Friday, June 27, 2008
The Seeders of Lebanon
I am now four months into my planting season (how would I know in February that I was planting two months too early?? We had warmer temps back then than we do now!), and it has become obvious that my attempts to plant from seed have been, well -- a debacle. I think it was an tremendous amusement for the local birds, who have rubbed salt in my wounds by planting sunflower seeds that are doing better than anything I put in the ground. Anyway, this past weekend, I finally caved in and bought “cheaters”: three really fat and happy tomatoes, a 2-ft. pepper, an eggplant with 5-inch leaves, and a couple of struggling basil (apparently, it‘s a bad year everywhere for basil). I know it’s probably heartless to stick that 3-foot tomato next to the 4-inch jobbie that’s still struggling to get launched after our Ultimate Rollercoaster of Weather this spring. Likely create a huge inferiority complex -- do tomatoes get Short Guy Synrome? I’ll watch for attempts to jab me in the eye while I’m eating.The eggplant seedlings never made it out of the greenhouse/shed, so they won’t notice the Green Hulk who’s moved in.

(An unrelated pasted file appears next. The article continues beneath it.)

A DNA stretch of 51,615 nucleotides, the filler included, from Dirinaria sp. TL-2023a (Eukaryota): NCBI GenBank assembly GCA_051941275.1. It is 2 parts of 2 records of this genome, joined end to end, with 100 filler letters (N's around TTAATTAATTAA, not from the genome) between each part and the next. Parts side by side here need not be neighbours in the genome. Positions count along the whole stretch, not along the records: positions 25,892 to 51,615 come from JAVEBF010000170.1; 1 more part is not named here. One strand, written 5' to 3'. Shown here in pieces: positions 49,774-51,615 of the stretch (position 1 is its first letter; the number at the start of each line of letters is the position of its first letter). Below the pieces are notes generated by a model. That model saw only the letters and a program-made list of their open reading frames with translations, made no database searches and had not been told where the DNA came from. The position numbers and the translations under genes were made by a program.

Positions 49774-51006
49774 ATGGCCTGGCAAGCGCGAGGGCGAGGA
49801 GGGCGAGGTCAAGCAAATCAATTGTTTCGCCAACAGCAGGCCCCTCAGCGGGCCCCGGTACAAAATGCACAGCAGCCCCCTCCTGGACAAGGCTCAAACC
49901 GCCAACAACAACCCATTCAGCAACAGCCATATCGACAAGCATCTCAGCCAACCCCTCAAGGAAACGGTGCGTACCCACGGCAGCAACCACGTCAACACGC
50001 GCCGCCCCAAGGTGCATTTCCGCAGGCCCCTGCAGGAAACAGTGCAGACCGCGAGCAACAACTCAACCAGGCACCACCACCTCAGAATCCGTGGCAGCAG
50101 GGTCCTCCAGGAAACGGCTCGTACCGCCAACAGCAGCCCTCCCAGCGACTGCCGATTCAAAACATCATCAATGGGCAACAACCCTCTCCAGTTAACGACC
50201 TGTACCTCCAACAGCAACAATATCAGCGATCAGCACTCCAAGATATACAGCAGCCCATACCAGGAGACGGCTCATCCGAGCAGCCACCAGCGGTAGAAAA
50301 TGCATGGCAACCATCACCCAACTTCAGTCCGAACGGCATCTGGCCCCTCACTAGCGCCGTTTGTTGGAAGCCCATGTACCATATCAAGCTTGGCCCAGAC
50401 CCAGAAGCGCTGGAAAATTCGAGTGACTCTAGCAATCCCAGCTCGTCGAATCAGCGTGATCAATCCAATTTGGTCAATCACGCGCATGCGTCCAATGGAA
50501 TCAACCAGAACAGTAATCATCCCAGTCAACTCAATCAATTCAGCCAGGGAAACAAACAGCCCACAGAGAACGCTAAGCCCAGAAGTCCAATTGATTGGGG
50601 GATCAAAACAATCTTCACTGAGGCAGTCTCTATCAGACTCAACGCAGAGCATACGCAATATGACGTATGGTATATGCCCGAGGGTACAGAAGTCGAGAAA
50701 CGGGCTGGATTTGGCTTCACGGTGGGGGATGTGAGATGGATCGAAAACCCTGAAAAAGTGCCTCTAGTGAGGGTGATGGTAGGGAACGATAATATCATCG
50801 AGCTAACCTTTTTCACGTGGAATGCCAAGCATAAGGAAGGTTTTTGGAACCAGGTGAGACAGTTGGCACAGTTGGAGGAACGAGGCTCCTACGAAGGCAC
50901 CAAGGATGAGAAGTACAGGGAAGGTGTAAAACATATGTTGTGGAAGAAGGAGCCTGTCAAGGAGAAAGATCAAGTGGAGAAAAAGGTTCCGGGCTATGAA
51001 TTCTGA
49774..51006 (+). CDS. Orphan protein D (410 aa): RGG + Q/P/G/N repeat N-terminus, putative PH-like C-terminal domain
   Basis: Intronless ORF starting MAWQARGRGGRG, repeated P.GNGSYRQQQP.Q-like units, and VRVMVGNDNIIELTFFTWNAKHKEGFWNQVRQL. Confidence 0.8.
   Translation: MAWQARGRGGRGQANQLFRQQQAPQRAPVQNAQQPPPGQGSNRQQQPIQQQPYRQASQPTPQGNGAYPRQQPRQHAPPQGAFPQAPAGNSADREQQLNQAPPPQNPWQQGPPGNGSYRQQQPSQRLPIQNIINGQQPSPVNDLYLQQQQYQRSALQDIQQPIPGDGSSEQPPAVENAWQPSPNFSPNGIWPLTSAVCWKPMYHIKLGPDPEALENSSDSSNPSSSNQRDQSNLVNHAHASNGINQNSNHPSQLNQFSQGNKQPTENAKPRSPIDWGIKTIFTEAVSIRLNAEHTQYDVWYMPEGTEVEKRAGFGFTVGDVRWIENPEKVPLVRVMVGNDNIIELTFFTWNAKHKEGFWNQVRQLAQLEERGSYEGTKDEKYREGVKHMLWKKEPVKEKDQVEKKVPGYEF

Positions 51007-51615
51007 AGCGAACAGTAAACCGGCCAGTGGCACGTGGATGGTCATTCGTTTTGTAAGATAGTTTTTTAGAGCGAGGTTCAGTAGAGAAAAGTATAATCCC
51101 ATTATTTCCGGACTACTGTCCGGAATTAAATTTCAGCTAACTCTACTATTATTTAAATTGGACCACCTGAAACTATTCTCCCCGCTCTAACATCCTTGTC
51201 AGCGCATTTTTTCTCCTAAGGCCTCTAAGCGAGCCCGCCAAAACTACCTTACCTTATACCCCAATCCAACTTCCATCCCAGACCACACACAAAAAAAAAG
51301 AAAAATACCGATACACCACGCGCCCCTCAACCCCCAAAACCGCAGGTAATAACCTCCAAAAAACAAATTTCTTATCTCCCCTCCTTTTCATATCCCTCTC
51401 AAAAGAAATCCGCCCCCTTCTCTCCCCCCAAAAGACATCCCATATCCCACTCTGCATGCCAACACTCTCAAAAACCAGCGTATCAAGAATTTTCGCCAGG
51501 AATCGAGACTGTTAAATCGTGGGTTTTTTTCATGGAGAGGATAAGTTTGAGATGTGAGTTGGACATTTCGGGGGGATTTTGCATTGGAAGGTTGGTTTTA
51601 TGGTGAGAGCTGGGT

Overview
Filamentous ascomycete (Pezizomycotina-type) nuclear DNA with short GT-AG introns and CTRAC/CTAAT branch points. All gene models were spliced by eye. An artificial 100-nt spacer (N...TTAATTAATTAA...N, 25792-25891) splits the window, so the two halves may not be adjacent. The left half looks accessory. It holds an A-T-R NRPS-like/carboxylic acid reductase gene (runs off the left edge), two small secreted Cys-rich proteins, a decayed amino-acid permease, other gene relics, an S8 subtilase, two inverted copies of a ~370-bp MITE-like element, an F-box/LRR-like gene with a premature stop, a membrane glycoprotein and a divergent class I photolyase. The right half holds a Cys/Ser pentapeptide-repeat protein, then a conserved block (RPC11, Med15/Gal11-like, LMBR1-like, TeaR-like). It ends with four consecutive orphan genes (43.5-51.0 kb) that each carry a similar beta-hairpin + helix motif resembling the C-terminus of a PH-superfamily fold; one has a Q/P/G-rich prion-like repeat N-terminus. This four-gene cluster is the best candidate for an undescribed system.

What I want to know is how do these other gardeners - from Lebanon, the next town over - manage to get their plants so fat and happy? Some were commercial plants, and I guess those are treated like Olympic team members: all the food they can eat, the perfect conditions for working up big muscular physiques, and no extraneous duties. Oh, and probably steroids. But some were from the farmer’s market, where supposedly some of my townmen were supplementing their more exotic plant business (conducted nocturnally, on less populated streets) with some prosaic herbs (a way to justify the lights setup to the IRS, I suppose…or not. I hardly dare ask, because I am afraid to find out that an entire room of their house is given over to halogen lighting and hourly feedings…) As a typical suburban gardener, I used to follow the Memorial Day orgy of four-foot plant sales and instant vegetable gardens. But coming to my new place, I had dreams of becoming “more real” - actually being able to plant from seed and save seed for the next year. (At this point, the only way I’ll be able to save seed is to dig it back up and put it back in the envelope.) Not to mention, learn to identify the plant from the weed at seedling stage… I have figured out that if fifteen million of them come up, it’s a weed. A Storm Trooper Invasion of Weeds, to be exact. And all those bits of good advice about how to hoe up the weed seedlings so they don’t get a headstart on your plants -- do you know how many times I’ve replanted the damn radishes?? Granted, my non-standard (read: weird) layout means I can’t just roll a mini-tiller down my ruler-straight rows. I did attempt to follow the advice about mulching to save watering (although when you’re getting six inches of rain per week, it’s not that big a deal). Now I find the neighbor cats really like straw for kittylitter! I thought it would be too scratchy… live and learn…